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DURHAM, NC - Hard hats have long protected workers' heads in calamities, and now engineers at Duke University are aiming to turn the hats into alarms when danger is present.
According to the Occupational Safety & Health Administration (OSHA), more than 1,100 workers die and thousands more are injured on construction sites annually. A modified hard hat, dubbed the SmartHat, could reduce these numbers by sounding a warning when workers venture too close to large equipment.
"Safety concerns are high when people and heavy equipment share the same space," said Matt Reynolds, a Duke electrical and computer engineering researcher and SmartHat's designer. "Most accidents and injuries occur because machine operators either don't see workers or workers are faced away from the equipment."
The SmartHat technology piggybacks on existing wireless networks at construction sites that monitor vehicle locations. Each piece of heavy machinery carries a wireless transmitter that broadcasts its location.
A silicon microprocessor, attached with Velcro to the crown of the SmartHat prototype, captures these free-floating radio-frequency waves with antennas. If the microprocessor determines the wearer is too close to equipment, it emits a high-pitched alarm that speeds up as man and machine move closer together.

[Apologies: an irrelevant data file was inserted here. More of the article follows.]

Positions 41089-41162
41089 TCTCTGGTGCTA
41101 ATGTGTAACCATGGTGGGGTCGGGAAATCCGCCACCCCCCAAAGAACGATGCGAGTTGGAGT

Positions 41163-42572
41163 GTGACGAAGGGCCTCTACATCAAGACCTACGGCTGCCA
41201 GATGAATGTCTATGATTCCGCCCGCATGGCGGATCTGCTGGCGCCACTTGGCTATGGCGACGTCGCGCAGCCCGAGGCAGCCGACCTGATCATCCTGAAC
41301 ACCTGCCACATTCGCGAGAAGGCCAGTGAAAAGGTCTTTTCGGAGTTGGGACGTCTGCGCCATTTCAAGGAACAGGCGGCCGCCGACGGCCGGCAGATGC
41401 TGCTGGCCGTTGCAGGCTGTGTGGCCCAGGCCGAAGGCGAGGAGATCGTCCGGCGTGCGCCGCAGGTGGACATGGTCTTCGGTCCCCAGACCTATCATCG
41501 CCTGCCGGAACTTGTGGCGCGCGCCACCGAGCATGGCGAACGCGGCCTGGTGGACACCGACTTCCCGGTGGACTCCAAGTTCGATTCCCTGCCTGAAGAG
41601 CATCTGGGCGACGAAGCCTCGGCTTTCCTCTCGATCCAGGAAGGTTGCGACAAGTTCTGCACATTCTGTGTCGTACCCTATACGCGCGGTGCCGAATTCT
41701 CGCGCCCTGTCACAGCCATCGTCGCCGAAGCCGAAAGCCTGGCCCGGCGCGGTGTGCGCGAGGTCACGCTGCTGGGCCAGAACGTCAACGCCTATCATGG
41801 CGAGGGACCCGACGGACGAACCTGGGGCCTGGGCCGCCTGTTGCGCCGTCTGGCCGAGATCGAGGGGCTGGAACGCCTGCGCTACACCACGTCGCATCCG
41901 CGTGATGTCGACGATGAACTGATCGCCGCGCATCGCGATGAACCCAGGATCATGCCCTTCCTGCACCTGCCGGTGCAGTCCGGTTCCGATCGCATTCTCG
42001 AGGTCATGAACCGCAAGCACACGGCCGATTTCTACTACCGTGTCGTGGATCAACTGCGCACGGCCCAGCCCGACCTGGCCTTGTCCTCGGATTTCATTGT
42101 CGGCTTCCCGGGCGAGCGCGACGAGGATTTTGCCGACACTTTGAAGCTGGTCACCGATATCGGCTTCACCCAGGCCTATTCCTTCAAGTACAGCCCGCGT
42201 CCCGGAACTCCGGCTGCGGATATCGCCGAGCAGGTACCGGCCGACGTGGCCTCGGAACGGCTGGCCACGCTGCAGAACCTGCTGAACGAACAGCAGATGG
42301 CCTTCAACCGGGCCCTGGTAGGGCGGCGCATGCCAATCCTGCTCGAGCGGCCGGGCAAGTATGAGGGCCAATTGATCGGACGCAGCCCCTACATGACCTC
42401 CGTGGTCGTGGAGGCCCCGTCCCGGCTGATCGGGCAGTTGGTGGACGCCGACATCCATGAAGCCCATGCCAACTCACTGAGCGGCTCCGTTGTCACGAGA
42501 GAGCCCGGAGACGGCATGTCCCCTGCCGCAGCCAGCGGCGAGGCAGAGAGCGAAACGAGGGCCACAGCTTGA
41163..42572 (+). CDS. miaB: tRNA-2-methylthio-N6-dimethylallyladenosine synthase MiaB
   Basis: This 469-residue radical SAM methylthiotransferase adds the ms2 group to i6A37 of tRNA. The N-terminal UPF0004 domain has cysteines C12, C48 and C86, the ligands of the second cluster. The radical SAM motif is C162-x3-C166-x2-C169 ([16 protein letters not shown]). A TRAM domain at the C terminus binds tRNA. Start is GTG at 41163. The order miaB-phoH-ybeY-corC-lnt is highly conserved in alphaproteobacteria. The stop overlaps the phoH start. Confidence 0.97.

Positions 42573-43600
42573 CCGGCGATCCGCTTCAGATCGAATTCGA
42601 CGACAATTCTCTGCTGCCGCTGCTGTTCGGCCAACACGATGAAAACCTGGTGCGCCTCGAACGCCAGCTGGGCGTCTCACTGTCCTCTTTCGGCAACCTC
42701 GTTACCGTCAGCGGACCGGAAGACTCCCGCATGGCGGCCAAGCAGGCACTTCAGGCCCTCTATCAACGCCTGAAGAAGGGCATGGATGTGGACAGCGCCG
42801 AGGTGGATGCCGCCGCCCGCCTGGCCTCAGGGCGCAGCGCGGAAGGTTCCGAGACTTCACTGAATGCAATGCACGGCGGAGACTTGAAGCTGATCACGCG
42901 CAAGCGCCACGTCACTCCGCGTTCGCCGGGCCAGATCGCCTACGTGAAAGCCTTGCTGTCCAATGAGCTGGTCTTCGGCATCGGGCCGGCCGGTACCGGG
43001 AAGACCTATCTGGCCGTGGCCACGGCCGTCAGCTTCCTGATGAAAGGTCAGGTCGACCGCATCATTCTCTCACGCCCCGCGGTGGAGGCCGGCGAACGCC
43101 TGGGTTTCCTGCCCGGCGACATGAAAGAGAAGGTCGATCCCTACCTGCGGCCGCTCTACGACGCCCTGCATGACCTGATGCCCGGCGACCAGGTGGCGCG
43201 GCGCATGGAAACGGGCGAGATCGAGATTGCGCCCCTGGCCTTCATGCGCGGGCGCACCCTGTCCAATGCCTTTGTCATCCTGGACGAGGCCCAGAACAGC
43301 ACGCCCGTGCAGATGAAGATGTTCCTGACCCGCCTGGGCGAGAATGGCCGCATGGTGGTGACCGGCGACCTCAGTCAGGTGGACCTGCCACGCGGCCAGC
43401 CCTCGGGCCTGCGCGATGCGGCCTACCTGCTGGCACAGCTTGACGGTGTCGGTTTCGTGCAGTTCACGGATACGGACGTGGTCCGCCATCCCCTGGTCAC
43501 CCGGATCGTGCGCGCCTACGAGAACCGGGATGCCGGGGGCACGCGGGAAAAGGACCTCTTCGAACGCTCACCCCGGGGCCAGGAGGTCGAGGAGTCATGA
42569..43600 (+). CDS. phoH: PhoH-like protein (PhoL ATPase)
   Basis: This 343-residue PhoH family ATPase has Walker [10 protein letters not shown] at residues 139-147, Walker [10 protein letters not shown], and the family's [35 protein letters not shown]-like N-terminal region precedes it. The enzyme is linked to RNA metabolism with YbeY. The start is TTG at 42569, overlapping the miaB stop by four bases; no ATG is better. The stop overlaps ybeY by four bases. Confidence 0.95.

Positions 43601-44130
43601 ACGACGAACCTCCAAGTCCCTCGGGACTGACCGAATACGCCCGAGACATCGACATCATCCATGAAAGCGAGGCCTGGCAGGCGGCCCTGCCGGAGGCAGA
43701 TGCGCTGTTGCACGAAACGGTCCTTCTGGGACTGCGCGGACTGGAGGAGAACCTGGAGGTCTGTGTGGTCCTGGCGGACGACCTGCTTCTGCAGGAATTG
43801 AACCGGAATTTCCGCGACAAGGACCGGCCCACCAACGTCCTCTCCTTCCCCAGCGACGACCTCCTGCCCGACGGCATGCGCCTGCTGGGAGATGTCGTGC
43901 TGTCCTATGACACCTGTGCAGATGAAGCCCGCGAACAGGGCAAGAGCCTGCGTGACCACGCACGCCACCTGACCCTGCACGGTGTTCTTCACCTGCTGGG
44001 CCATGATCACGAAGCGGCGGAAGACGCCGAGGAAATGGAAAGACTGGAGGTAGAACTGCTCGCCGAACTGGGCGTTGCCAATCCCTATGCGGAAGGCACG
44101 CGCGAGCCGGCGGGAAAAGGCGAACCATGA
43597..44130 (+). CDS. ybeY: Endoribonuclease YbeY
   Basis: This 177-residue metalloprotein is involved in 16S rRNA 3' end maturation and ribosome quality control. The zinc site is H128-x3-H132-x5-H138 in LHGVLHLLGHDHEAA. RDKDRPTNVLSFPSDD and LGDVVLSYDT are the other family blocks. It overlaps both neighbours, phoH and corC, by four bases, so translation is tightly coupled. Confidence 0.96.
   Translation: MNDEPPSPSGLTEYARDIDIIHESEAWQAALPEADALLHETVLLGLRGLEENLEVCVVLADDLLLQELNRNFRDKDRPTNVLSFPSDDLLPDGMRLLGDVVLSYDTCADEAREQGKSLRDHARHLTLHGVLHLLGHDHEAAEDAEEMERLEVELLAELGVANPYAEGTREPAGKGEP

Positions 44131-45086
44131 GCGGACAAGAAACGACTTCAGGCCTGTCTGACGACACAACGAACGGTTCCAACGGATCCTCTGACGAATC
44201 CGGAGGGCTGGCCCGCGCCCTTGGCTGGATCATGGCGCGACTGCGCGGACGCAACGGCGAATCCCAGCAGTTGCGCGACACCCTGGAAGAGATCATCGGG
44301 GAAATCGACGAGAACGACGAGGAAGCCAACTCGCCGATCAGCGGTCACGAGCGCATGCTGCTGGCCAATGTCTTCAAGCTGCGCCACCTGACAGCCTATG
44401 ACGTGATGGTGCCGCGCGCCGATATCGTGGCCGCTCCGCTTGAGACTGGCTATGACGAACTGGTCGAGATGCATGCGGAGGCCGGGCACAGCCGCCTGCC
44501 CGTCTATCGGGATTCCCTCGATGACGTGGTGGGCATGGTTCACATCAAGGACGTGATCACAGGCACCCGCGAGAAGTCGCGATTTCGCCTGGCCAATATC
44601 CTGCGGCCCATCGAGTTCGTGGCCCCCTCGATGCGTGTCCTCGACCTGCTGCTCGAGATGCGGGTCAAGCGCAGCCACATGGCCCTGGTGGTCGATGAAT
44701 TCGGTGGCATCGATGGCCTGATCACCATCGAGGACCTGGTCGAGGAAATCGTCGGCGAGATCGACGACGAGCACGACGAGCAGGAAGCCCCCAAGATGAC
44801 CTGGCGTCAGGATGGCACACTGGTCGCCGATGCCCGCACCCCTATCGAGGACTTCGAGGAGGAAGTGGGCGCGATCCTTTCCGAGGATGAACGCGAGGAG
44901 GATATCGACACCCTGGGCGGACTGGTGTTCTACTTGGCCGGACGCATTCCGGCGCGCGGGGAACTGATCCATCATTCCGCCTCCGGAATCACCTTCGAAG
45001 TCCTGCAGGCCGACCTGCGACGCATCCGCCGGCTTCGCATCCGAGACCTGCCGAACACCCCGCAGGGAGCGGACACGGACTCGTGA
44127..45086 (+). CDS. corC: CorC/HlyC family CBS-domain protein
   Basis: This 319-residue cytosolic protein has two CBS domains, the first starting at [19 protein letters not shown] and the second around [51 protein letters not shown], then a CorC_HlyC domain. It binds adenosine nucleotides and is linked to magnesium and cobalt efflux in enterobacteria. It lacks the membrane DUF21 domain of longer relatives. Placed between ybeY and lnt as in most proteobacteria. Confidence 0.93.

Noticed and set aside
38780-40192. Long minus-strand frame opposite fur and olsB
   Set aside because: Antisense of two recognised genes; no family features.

"The beeping is an annoying sound that workers can hear through the noise of the work site," Reynolds said. "If we mount the microprocessor in the hard hat, we create an echo chamber to amplify the warnings."
However, the microprocessor's ultimate location must be chosen carefully, said Jochen Teizer, a civil and environmental engineer at the Georgia Institute of Technology. OSHA requires that nothing compromise a hard hat's ability to protect the wearer's head during an accident.
"Including the SmartHat technology can't create any danger to the wearer, such as creating a pinch point that could cause injury," Teizer said. "For the technology to be feasible, you need to integrate it inside the hard hat. Integrating it into the plastic would be the final solution."
Microprocessors should also have an extensive range, he said, to alert workers to fast-moving machinery.
From Charlotte Observer
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